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Old 04-16-2014, 04:38 PM   #1
Todd Neal
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The Optimal CrossFit Diet?

I'm an advocate for ketosis, but I know that a lot of CrossFitters feel that carbs are necessary to perform. I'll admit that I feel better with carbs in my diet than I do without them. But I had a thought; follow me, if you will.

We know that carbs aren't necessary for us to function on a basic level. To this extent, we could argue that most sedentary people, barring some medical condition, shouldn't eat carbs on a regular basis. (Carbs being processed grains, sugars, and the like.)

That leaves the carbs to the athletes, but to what end should they be consumed? We know that carbs provide energy, so that's what I'll base my argument on. They may have associated health risks, so limiting them while still getting the most out of them seems to be the best approach.

To my mind, the trouble with a ketogenic diet is that replenishing lost muscle glycogen can be difficult, and CrossFit can quickly deplete stores of that glycogen. Carbs can help fill those stores quickly, which to me leaves the questions: when? and how much?

The answer to when seems to be during the hour or so following a workout, when the body is primed for glycogen replenishment. As well, one can even stay in ketosis by consuming carbs in this post-workout window. How much depends on the amount of work done; more work means more carbs.

With that laid out, I don't see any reason for people to consume carbs throughout the day. What benefit could they provide? The detriment is more obvious: carbs can raise insulin levels, thus increasing fat stores. Even if it isn't true, or there's more to it, why risk it?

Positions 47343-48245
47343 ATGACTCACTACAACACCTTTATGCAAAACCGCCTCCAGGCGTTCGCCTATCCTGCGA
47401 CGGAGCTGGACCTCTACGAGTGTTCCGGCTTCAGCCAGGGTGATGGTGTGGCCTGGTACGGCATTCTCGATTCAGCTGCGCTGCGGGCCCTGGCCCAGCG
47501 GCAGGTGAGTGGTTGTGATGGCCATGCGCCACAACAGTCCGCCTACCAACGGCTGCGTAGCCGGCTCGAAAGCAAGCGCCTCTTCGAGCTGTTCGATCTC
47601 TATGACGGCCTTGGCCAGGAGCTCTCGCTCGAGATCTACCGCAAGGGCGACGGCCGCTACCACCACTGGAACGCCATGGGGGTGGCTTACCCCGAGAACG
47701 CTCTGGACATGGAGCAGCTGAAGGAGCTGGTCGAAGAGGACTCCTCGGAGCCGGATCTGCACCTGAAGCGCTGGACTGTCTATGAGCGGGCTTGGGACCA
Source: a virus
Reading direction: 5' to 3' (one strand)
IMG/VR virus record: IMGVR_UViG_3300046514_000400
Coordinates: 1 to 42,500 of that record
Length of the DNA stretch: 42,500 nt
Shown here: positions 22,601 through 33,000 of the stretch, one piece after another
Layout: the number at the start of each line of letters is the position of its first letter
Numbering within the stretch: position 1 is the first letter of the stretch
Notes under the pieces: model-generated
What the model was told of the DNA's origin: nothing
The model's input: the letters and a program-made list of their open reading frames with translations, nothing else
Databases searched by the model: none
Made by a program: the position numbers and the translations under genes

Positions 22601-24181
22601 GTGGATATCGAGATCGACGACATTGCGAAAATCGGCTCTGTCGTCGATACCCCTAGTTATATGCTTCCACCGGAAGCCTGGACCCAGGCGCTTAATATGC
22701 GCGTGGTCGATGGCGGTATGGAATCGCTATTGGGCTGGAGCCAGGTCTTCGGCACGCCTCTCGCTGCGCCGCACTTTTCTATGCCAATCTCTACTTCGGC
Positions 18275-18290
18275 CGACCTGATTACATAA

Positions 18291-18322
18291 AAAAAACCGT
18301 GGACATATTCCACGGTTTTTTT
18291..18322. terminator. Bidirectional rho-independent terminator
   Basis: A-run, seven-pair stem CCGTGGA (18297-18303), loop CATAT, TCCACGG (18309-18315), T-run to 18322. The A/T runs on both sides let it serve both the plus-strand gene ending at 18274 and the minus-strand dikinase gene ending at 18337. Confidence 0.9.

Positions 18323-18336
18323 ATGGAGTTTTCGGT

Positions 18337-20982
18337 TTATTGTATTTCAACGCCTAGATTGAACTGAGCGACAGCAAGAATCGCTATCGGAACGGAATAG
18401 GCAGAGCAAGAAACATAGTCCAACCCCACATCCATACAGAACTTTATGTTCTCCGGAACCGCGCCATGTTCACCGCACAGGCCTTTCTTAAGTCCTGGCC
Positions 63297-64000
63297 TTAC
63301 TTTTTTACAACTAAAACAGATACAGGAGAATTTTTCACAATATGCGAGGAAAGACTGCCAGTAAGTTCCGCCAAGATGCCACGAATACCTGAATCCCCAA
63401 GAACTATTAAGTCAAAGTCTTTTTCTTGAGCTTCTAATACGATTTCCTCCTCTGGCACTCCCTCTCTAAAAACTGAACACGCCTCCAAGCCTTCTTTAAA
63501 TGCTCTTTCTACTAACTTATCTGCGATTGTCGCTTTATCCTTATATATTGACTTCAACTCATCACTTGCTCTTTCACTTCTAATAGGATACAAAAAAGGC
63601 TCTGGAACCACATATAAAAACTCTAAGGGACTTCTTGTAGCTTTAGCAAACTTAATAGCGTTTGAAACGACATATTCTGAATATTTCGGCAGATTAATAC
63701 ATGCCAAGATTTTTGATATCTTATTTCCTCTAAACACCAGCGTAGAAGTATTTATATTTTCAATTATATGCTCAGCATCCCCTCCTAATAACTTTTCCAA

The bottom line then, is for inactive people to avoid carbs, and for active people to consume carbs only after a workout, and only to a point where they perform as well or better the next day.

I'm curious to hear thoughts on this.
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Old 04-16-2014, 06:49 PM   #2
Luke Sirakos
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Re: The Optimal CrossFit Diet?

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Originally Posted by Todd Neal View Post
We know that carbs aren't necessary for us to function on a basic level. To this extent, we could argue that most sedentary people, barring some medical condition, shouldn't eat carbs on a regular basis. (Carbs being processed grains, sugars, and the like.)
Your entire premise of carbs aren't necessary for us to function on a basic level equaling we shouldn't eat carbs is completely flawed. Aside from a small amount of essential fatty acids fats aren't exactly required by your body either. Using your logic, we shouldn't eat any additional fats. Problem is we have to eat something.

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The bottom line then, is for inactive people to avoid carbs, and for active people to consume carbs only after a workout, and only to a point where they perform as well or better the next day.
How about just eat a well balanced diet consisting mainly of whole foods and less refined carb sources. Ensure adequate protein intake, then balance your carb and fat intake appropriately. If you have insulin resistance it might be wise to lower your carb intake however.